NYU Langone Looks To Expand Its Campus


NYU Langone-Long Island is looking to expand its campus and went before the village board in late April to unveil its plans for a new parking garage to be constructed. The discussion between the board, which asked a variety of important questions such as traffic, the true integrity of the existing parking garage and more, spilled over into another public hearing that happened on May 19.

According to NYU Langone, the new visitor parking garage would be at the intersection of Third Avenue and First Street with three below grade parking levels and five above ground levels. The new parking garage would, in fact, replace the existing visitor garage. The hospital is not only looking to demolish the existing parking garage, but are also looking to demolish the professional residence building.

The new garage would be self-service and available to visitors 24-hours a day, seven days a week. The garage will connect to the hospital allowing people to directly walk inside. Employees who work at the professional residence building are being relocated to off-site areas and offices where their work will be decanted to other locations.

“NYU is planning very significant improvements to the campus that are designed to improve patient care and provide the latest facilities available in the health care world that would be able to benefit the community in the long run, improve patient care, and establish and reenforce NYU’s identity in the community and in Mineola as an academic medical center,” said lawyer Michael Sahn, who represented NYU Langone.

Sahn added that the existing parking garage has outlived its useful lifespan stating that it’s been around for the past 47 years.

“The new garage will be a state-of-the-art type of garage built according to current code in terms of handicapped access and spaces, fire codes and the like,” he said. “If the board sees its way to approve the project, there will be an increase of 134 net spaces on the campus equaling 700 spots.”

NYU Langone expects a 26-month construction period with plans in place for traffic mitigation while the garage is being built.

“The proposed garage is 60-feet in height compared to a permitted 50-feet,” Sahn said. “There is a small area on the roof of the garage that goes up to 75-feet for a bulkhead for the elevator overrun. The other variance request is with respect to the size of the parking stalls in the garage where we are proposing stall sizes that are less than required by the code.”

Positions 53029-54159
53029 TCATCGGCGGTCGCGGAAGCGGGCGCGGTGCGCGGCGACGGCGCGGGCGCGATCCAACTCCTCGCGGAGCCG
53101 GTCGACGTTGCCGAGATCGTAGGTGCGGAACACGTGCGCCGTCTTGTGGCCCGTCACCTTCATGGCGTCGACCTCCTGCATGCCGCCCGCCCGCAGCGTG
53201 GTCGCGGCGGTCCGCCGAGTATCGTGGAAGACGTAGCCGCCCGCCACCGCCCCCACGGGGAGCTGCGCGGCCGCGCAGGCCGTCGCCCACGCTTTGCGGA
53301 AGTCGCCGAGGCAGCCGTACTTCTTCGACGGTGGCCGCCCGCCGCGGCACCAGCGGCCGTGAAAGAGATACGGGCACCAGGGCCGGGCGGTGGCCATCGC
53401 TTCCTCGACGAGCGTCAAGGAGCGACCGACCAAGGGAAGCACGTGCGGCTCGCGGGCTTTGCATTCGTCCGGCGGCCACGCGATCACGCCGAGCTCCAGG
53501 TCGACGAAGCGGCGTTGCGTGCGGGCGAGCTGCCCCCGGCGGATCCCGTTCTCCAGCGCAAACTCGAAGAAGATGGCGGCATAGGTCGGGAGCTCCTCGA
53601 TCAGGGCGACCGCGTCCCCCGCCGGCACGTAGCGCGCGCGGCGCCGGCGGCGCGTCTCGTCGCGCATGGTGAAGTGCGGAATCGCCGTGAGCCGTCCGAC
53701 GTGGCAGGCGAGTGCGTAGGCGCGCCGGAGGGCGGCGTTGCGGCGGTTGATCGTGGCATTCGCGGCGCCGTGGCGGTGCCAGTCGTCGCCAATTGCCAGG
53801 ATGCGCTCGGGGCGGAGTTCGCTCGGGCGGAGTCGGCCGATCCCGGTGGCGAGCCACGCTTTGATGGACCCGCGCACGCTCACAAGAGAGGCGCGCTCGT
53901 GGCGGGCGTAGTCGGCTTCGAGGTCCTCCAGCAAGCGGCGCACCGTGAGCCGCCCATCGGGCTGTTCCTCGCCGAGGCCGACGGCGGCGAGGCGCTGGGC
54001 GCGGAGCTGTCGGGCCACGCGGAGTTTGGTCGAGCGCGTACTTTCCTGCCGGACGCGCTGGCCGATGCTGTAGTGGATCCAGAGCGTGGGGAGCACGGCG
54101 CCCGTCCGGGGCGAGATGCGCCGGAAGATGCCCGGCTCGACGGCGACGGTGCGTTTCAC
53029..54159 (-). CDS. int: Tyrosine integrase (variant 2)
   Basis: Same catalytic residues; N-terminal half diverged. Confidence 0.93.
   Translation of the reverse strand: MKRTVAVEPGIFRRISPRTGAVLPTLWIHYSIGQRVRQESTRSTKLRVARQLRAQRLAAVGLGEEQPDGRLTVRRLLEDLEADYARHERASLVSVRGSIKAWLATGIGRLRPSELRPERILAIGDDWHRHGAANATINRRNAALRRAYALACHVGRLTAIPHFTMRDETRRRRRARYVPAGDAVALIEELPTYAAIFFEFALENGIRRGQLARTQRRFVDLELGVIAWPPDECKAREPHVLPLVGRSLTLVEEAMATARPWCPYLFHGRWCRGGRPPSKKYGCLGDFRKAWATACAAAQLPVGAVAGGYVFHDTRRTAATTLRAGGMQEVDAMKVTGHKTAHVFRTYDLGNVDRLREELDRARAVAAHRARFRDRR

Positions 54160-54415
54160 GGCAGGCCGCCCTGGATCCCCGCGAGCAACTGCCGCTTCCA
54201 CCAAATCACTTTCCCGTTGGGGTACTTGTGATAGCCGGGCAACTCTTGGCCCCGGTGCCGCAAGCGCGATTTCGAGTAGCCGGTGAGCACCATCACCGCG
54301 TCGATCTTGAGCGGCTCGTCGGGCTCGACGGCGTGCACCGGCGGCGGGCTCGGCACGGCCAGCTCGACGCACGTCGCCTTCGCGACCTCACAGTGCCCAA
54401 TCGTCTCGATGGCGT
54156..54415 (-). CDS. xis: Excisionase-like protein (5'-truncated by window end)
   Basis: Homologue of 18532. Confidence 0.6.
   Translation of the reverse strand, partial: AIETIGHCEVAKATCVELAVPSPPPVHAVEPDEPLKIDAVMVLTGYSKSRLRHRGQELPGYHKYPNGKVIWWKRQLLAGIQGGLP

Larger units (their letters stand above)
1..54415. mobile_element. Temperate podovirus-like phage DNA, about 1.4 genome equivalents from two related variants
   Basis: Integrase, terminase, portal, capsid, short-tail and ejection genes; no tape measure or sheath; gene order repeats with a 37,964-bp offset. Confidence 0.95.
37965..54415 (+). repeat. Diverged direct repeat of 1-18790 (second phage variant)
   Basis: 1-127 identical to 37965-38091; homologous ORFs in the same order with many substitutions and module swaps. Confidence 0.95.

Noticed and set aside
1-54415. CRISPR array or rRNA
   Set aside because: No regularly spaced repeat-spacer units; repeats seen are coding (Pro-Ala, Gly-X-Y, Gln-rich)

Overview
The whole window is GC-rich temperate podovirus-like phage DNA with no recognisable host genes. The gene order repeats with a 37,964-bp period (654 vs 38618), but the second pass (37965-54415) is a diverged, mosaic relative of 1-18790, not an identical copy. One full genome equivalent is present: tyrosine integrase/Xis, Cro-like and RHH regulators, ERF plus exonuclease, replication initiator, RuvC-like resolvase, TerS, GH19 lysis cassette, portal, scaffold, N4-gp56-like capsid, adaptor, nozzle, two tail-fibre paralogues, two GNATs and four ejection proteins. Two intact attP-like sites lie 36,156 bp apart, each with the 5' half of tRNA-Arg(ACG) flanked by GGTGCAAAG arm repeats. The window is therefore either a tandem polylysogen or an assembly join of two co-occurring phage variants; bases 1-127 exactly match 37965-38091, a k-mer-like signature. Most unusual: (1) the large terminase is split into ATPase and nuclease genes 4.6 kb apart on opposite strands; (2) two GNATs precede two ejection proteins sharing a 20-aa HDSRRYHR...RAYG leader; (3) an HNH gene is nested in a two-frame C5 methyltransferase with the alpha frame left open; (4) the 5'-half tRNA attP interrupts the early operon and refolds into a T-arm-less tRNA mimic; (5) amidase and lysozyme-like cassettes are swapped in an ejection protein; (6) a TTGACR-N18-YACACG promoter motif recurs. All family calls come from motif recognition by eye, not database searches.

The hospital already went before the village’s Board of Appeals about the variances, which is still pending.

Daniel Winkelman, who is a traffic and parking expert, said that there will also be a second access point to the new parking garage on Second Street and Third Avenue.

“In regards to my traffic and parking study, this is simply a replacement garage,” Winkelman said. “It’s not going to increase the amount of traffic. What it will do is attract more traffic to it because it has increased capacity. My analyses did account for that. One important thing I would like to mention, all traffic data and all of my parking data was collected pre-COVID.”

Based on his analysis, the intersections of Mineola Boulevard and First Street, and Mineola Boulevard and Second Street would still be expected to operate the way they do today.

During the board’s questioning, NYU Langone representatives confirmed that there would be a period of six months where there would be no parking garage at all between the demolition and construction phases.

“When you talk about construction workers parking at 211 Station Road they are going to use the current pedestrian bridge from the Intermodal center and I guess in time, the [Harrison Avenue] garage?,” Mayor Scott Strauss asked.

Winkelman confirmed.

“We currently have a problem with the third track crew,” Strauss added. “They just park wherever they think they can and take up handicap spots. They’re not the best people to work with. What guarantees can you provide us, our residents, and business owners that your workers are not going to take parking spots away from people?”

Winkelman said he’d have to get back to the board on that request.

Residents also spoke and gave their thoughts about NYU Langone’s new construction plan—stating that the area is already congested as it is.

“I think the parking garage at Harrison and Third Avenue, and this one will certainly alleviate some of that driving around looking for parking spaces,” Strauss said. “These vehicles, in my opinion, are here already. They’re driving around endlessly looking for parking spaces that don’t exist, hoping to find someone pulling out in front of somebody’s house so that they could sneak in there. Hopefully, this parking garage will alleviate some of that congestion and constant traffic. Our concern of how to do it and whether that garage needs to come down at the same time.”

On May 19, the hearing continued when NYU Langone returned with an altered plan. The main difference was the construction timetable change. NYU Langone proposed completing construction on a new parking garage before tearing down the existing parking structure. The two structures are on separate parcels, so they’re not building on the site of the current parking garage. The village board reserved decision for a later time.

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